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5 Foot Conditions and What to do About Them

by Melissa Bell
4 minutes read

Statistically, you will walk about 100,000 miles during your life. You will need healthy feet for mobility. Unfortunately, if you’re like most people, you seldom pay as much attention to your feet as you do to other parts of our body. In fact, you may seldom consider keeping your feet healthy as a vital part of your daily routine. After all, it’s easier to tuck them into slippers and socks shoes and simply forget about them.

But you will start to pay attention to your feet should you experience any pain.  Here are 5 common conditions that can affect your feet and what you can do about them:

1. Pronation

Pronation of the foot is a more scientific description of what is more commonly referred to as “flat feet” or “fallen arches.” Since the foot is now flatter, it works less effectively as a shock-absorbent. It also provides a less stable base to balance your whole body. Although a pronated foot may not look like anything to be alarmed about, it can seriously impact your entire body, affecting the tendons, bones, ligaments, and muscles of the thighs and hips.

Treatment: Here is one excellent exercise. Use your gluteal muscles to raise the arches of your feet, then continue to keep your arches raised and push down your big toe.  As you push down, you should feel the tension build up in the underside arch of your foot. Hold this position for at least 15 seconds. Repeat a few times to help ease the tension.

2. Plantar fasciitis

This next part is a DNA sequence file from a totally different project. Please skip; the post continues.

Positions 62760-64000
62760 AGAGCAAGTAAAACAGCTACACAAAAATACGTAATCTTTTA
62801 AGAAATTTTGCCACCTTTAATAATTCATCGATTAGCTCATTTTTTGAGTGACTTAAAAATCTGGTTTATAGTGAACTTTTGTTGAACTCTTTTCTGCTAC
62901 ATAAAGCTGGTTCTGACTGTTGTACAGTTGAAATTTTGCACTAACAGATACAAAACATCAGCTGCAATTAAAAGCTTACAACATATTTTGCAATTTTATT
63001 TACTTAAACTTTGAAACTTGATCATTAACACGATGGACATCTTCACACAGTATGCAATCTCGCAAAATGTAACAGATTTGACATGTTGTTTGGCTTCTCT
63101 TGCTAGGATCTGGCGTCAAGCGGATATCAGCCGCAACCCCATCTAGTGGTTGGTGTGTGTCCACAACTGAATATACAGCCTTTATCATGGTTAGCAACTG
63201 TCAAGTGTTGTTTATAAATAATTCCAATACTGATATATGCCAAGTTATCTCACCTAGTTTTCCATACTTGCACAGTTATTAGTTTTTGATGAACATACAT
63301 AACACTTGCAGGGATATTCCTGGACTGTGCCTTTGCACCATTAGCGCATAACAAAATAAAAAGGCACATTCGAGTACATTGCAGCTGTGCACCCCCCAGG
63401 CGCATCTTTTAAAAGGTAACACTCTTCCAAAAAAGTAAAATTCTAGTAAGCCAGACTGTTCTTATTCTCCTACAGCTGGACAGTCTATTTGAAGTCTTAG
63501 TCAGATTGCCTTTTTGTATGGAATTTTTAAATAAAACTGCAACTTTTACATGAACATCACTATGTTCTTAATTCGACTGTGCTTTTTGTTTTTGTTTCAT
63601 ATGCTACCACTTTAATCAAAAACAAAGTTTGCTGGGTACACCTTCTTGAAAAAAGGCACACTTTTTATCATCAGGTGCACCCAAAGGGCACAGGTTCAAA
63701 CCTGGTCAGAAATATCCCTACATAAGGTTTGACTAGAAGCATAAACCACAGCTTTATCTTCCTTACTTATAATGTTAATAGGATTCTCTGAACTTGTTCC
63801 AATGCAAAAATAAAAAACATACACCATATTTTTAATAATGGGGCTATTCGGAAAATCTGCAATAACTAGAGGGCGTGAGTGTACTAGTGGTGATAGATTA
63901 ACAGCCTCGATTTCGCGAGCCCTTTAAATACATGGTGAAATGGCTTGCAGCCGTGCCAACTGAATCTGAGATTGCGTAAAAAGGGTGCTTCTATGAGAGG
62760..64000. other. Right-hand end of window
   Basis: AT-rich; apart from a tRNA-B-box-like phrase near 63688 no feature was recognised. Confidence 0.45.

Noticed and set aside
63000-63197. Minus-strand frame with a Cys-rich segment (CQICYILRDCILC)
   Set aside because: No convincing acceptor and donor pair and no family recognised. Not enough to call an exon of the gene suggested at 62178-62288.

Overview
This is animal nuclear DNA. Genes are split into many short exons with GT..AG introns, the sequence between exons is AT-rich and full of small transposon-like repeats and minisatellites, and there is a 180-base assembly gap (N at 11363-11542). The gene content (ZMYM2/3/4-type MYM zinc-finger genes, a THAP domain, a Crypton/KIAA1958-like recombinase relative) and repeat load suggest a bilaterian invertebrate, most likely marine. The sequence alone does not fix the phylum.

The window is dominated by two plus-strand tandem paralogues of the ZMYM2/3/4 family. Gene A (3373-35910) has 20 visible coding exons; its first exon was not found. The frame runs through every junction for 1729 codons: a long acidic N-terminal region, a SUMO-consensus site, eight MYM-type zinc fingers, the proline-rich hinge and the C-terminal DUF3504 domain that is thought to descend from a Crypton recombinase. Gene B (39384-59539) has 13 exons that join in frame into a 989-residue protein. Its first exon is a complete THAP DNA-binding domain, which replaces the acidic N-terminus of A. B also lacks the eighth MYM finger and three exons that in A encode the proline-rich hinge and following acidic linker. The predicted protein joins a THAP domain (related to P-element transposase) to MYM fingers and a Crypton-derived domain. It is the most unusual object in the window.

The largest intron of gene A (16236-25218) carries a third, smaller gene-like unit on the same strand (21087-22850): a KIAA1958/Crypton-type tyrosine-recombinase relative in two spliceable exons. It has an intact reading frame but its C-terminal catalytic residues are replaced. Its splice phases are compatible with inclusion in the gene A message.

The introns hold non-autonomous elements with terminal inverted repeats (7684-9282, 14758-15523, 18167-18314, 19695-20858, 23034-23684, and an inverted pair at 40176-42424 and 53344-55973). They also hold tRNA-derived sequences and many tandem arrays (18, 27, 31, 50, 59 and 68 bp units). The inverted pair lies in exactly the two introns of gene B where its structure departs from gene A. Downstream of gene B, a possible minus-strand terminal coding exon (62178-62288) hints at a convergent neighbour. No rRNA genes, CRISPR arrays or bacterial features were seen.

Plantar fasciitis is a foot condition that you feel either in the arch of your foot or at the bottom of your heel. It may feel like a bruise or a dull ache. The pain may begin to go away when you walk around a little; but, unfortunately, it will soon return. This foot condition is caused by inflammation of the band of tissue connecting your heel to your toes. This is a common condition, suffered by millions of people.

Treatment: A variety of treatments are possible, ranging from a simple tennis ball and Protalus shoe inserts to physical therapy. If the pain is particularly acute, you may have to get steroid injections. If nothing helps, then surgery is your last option.

3. Hammertoes

A hammertoe is usually a result of consistently wearing high heels with narrow toe boxes. The toe next to the big toe is impacted by the pressure of walking at an awkward angle. In addition, the affected toe may also develop corns.

Treatment: The best treatment is to change your shoes, preferring flatter shoes. Find one with a wider toe box and less of a raise. Pumice stones help with the corns.

4. Heel spurs

If you have a heel spur, it’s due to a calcium deposit that causes a bony protrusion on the underside of your heel bone. This condition is often associated with another foot problem, plantar fasciitis.

Treatment: Treat your heel spur with a hot bath with Epsom salt, which is magnesium sulfate. The Epsom salt reduces the inflammation which will relieve the pain.

5. Athlete’s foot

One common foot problem is athlete’s foot because athletes often share a common locker room and walk around barefooted. Fungal infections spread in a contagious way because skin particles remain in shoes, floors, or on towels. Usually, you can contact athletes foot by walking around barefoot in a gym’s bathroom or the bathroom of a swimming pool. It’s also possible to contact it in your own bathroom if a family member has it.

Treatment: Keep your feet free of fungus. You can do this by keeping your toenails clipped short, never walking barefoot in public bathrooms, and washing your feet daily and drying them thoroughly. If your bathroom or shower is contaminated, disinfect the floors regularly.

In conclusion, when it comes to the health of your feet, prevention is better than a cure. Besides causing pain, foot problems will also cause you psychological distress because painful feet will reduce your mobility. So, take care of your feet on a regular basis. If you should have any foot problems, get medical care. If caught at an early stage, many foot problems can be resolved with simple solutions like massage, chiropractic care, simple exercises, new shoes, or medicated creams and ointments.

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